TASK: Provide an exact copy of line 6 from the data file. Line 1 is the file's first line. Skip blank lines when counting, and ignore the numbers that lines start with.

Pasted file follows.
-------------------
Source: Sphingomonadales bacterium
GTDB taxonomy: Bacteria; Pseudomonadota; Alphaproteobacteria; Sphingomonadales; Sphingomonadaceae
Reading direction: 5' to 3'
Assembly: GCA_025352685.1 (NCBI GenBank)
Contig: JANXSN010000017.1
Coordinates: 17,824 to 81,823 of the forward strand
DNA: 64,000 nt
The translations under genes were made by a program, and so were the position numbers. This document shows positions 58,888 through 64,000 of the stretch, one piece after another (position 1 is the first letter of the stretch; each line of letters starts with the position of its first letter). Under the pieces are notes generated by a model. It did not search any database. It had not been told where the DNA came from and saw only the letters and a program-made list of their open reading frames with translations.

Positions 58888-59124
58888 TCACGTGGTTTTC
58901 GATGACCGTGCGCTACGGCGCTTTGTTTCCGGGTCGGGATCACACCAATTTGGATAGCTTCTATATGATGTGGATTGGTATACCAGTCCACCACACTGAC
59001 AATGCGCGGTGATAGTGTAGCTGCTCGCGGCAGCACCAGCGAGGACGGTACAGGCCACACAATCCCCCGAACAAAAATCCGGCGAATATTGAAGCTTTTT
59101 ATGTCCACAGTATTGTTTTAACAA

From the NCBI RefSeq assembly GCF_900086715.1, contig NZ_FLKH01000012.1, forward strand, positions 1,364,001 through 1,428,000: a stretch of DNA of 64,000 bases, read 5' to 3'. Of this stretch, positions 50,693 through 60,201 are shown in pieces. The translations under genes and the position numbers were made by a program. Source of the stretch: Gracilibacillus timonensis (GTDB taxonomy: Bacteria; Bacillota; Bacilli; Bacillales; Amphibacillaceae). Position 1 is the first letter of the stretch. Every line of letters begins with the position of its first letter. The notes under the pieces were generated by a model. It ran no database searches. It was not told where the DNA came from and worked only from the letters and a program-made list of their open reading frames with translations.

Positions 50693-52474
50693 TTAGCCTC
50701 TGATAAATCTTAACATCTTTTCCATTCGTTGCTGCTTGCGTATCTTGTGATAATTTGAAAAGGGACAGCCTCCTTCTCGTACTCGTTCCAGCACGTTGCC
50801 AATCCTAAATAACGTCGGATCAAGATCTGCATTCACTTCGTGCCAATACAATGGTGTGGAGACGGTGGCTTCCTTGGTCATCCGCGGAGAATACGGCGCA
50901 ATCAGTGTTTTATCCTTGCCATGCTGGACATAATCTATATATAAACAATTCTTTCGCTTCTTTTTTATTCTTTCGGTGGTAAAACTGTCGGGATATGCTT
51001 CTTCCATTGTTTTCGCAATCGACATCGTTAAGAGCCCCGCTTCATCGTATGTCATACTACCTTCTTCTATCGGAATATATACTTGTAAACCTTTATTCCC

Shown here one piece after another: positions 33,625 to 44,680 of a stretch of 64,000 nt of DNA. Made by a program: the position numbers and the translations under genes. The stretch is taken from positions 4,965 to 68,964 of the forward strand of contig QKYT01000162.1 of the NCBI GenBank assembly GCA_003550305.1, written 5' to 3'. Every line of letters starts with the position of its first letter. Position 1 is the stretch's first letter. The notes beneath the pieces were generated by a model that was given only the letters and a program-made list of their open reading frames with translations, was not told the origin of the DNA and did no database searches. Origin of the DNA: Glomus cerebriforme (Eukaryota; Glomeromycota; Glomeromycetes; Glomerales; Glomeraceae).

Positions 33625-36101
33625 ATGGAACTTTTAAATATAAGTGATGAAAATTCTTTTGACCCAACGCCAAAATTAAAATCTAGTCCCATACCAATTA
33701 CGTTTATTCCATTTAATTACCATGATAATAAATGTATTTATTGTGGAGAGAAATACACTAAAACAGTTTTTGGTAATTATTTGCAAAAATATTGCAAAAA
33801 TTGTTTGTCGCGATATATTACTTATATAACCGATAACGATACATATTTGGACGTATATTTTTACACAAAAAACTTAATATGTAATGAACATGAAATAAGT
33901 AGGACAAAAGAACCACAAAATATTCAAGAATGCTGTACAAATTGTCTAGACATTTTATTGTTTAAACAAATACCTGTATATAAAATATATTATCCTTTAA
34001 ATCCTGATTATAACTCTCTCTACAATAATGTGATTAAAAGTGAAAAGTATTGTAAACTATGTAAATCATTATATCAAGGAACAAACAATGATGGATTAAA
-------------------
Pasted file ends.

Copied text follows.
Coordinates: 17,824 to 81,823 of the forward strand